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The Relationship between Testosterone Deficiency Syndrome (TDS), Obesity of young men and Male Infertility


Semir A. S. Al Samarrai

 

Abstract

There is clear evidence that advancing age is associated with a decline in the production of several hormones. The relationship of Clinical Male Infertility and Testosterone Deficiency Syndromes (TDS) is highly prevalent in obese men. Associated symptoms may significantly impair the quality of life and may affect the function of multiple organ systems especially the external male genital organ (testicle,penis) by adult men as well as by young men with obesity specifically those with waist circumference >94cm due to increased abdominal visceral fat.

Keywords: Testosterone Deficiency Syndrome (TDS), Obesity, Visceral Fat, Inflammatory Cytokines.

The Relationship between Testosterone Deficiency Syndrome (TDS), Obesity of young men and Male Infertility

According to the recommendation of the International Society of Andrology (ISA), the International Society for the Study of Aging Male (ISSAM) and the European Association of Urology (EAU), and the American Society of Andrology (ASA), testosterone deficiency syndrome (TDS) is defined as a clinical and biochemical syndrome associated with advancing age and that s characterized by erectile dysfunction, low libido, increased fat mass specially the visceral fat (abdominal fat), decreased muscle mass, loss of concentration, depression, and decreased bone mineral density and by deficiency in serum testosterone levels as well as male infertility. 

There is a general agreement that total testosterone levels >12 nmol/L do not require testosterone substitution. Similarly, based on data from younger men, there is consensus that serum total testosterone level <8 nmol/L require substitution [1, 2]. 

Testosterone deficiency is currently underdiagnosed, may result in reduced quality of life, and can adversely affect the function of multiple organ systems.

The overall prevalence of TDS varies from 6% to 9.5% in community-dwelling men aged 40-70 years and rises to 15-30% in diabetic or obese men [3,4].

Demographic data clearly demonstrate the increasing percentage of older men with (TDS), supporting the concept that serum testosterone levels decline gradually and progressively with age.

There are a significant percentage of men aged > 60 years with testosterone levels below the lower limits for young adult men.

Male patients aged 50-86 yrs., demonstrate the prevalence of psychosomatic symptoms and metabolic risk factors accumulate with decreasing testosterone levels (<15 nmol/L), [5] and men aged 40-79 yrs. demonstrate the age-dependent decline of testosterone levels, which is augmented by high body fat and underlying medical conditions [6].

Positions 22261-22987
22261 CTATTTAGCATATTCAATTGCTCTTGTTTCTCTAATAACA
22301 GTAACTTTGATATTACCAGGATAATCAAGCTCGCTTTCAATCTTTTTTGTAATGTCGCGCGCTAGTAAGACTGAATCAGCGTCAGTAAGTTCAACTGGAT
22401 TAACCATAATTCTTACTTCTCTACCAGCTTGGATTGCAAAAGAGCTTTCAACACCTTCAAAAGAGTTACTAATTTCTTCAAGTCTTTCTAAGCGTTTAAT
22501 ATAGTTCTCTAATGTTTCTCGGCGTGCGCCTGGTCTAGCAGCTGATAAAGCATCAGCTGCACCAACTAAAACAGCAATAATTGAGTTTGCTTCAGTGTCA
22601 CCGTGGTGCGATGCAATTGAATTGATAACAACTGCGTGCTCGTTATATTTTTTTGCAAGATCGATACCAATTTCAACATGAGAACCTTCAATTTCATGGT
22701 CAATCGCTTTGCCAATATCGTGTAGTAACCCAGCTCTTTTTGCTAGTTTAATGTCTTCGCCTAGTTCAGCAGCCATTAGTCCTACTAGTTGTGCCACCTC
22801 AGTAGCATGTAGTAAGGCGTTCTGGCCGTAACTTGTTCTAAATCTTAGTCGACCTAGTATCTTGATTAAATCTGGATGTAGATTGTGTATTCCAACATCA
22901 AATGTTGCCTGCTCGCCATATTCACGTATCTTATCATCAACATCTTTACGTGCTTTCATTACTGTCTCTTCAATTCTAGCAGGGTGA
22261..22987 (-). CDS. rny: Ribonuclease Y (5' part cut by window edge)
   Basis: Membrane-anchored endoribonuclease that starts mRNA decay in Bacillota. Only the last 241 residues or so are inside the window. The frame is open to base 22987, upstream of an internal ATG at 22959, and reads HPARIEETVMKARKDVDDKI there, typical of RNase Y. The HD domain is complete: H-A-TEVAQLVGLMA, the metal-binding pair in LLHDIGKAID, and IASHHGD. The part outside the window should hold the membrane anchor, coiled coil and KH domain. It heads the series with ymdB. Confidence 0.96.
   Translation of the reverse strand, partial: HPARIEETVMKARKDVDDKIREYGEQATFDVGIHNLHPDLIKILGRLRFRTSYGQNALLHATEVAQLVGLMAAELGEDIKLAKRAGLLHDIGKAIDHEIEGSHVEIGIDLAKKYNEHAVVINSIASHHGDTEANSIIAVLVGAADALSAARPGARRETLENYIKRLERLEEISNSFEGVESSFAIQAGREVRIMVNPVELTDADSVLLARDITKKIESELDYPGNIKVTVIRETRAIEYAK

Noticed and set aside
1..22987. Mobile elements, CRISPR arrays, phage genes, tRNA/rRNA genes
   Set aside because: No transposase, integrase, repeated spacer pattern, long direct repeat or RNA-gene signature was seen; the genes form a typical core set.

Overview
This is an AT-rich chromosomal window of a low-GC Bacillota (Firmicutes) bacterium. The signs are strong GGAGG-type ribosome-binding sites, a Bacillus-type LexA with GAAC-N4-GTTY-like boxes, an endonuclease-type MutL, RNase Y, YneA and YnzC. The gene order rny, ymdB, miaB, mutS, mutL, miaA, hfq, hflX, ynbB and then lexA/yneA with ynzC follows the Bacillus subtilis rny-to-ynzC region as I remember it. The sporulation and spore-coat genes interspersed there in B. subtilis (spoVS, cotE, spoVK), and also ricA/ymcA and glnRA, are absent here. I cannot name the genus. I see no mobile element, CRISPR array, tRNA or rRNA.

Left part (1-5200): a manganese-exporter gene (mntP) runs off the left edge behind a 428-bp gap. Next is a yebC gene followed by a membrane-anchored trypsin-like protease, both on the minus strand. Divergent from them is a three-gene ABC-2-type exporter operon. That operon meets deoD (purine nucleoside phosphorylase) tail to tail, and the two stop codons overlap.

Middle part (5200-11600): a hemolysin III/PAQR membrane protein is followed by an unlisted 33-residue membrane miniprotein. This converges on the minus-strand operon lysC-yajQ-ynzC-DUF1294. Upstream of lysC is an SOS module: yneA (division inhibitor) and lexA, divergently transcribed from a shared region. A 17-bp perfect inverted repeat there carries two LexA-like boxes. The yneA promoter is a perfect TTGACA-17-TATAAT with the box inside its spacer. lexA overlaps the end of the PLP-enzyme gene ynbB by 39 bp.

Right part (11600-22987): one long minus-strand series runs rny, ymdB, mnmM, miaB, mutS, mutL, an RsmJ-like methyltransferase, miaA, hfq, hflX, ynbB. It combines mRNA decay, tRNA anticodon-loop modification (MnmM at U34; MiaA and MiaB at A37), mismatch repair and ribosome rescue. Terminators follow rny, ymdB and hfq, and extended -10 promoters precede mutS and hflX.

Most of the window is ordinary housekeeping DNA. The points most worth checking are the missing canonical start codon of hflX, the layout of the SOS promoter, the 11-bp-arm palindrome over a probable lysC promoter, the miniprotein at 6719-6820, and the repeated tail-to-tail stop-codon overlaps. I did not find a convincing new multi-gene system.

Low serum testosterone level (<8.7 nmol/L) appear to be associated with increase mortality in male age >40 years [7]. 

Hypogonadism in Males (HIM) study, among men aged at least 45 yrs (defined as total testosterone <10.5 nmol/L) was estimated to be 38.7% [8], by these hypogonadonal men occurred significantly more frequently the obesity, diabetes, hypertension, rheumatoid arthritis and osteoporosis.

During an average follow-up of 11.8 years, by older men independent of multiple risk factors and preexisting health conditions Laughlin et al [9] demonstrated, that these older men with total testosterone levels <8.4 nmol/l had a 40% increased risk of death. compared with men with higher testosterone levels >12.9 nmol/l.

The metabolic syndrome (Table 1) [10] is a cluster of comorbidities and is associated with an increased cardiovascular risk. It is often found in viscerally obese patients, and insulin resistance plays a key role in its pathogenesis. Several new features, including increased inflammatory mediators, have been added to the definitions of metabolic syndromes over time and are probably related to both insulin resistance and obesity.

Evidence suggests that many components of the metabolic syndrome such as insulin resistance and obesity are also present in hypogonadal men. A study conducted in Norway showed that low total testosterone levels in men are associated with a higher waist circumference despite relatively low overall obesity [11]. Consequently, waist circumference might be a first indication of low testosterone levels in men. All of these observations are in agreement with the emerging role of low levels of testosterone in metabolic syndromes symptoms and insulin resistance [12]. (Table 1)

Morever, Singh et al [13] observed that testosterone induces myogenesis and inhibits adipogenesis in mouse pluripotent stem cells, providing an explanation for the reciprocal effect of testosterone on muscle and fat in men. Thus, there seem to be vicious circles in the relationships among testosterone, visceral fat, inflammation, and insulin resistance (Fig 1) 


Table 1- Profile of man with metabolic symptoms and testosterone deficiency symptoms.

A waist circumference > 94 cm
Raised triglycerides levels > 150 mg/dl Reduced HDL cholesterol < 40 mg/dl
Raised blood pressure (Systolic >130 mmHg and diastolic > 85 mmHg)
Raised fasting plasma glucose > 100 mg/dl

HDL= High-density lipoprotein. 

Many age-related clinical features, including erectile dysfunction, are closely associated with testosterone deficiency [14]. Because many men are reluctant to discuss erectile dysfunction with their Urologist and Andrologist, the condition remains underdiagnosed. Approximately 70% of erectile dysfunction cases have organic origins with major risk factors being diabetes, hypercholesterolemia, smoking and hypertension.

A close relationship has been demonstrated between testosterone and erectile dysfunction. Many studies have confirmed that testosterone is important in modulation the regulation of erectile dysfunction [15-19]. 

The physiological hypothalamic-hypophyseal regulation of the human testis are controlled by stimulating and inhibiting influence of neurotransmitters GnRH promotes the production and release of the Gonadotropin, LH and FSH in the hypophysis. Figure 1.

Changes in the mood are not an inevitable consequence of ageing, but large numbers of the elderly are affected by mood changes particularly depression, and there is a plausible and recognized link between the effects of testosterone on central androgen receptors and modulation of serotoninergic and dopaminergic pathways important in mood and depression [20,21,22].